Friday, January 8, 2010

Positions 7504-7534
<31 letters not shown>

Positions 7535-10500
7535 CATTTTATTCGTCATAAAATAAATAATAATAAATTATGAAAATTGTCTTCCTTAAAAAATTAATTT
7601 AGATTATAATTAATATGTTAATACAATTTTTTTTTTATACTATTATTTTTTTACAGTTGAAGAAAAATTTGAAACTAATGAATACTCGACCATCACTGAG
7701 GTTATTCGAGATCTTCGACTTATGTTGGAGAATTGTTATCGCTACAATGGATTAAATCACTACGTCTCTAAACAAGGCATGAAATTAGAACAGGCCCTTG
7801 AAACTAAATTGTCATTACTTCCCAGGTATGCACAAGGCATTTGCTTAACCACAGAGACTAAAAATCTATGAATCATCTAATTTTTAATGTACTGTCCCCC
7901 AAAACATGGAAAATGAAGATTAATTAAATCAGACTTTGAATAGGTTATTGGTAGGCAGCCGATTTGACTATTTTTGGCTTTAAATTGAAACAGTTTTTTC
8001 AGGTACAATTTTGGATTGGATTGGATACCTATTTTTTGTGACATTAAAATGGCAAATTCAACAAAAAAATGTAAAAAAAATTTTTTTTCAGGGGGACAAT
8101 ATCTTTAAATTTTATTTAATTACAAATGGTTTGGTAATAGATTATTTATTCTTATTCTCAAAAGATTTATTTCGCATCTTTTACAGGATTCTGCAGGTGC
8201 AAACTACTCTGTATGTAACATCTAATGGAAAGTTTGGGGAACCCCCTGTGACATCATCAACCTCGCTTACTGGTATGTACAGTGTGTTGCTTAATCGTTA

New study, to be published in the journal, Autism Research, suggests children with Autistic Spectrum Disorders process sound and language slower than children without Autism. Autistic Spectrum Disorders affect as many as one percent of U.S. children. Researchers at The Children's Hospital of Philadelphia compared 25 children ages 10 to 17 with Autism to age-matched typically developing children. The children with Autism had an average delay of 11 milliseconds (about 1/100 of a second) in their brain responses to sounds, compared to the control children. Among the group with Autism, the delays were similar, whether or not the children had language impairments. The researchers indicated that more work needs to be done before this can become a standard tool, but this pattern of delayed brain response may be refined into the first imaging marker for Autism. Psychologists and other caregivers typically rely on clinical judgments, such as behavioral observations, often not until a child reaches school age. If researchers can develop imaging results into standardized diagnostic tests, they may be able to diagnose Autism as early as infancy, allowing earlier intervention and treatment.

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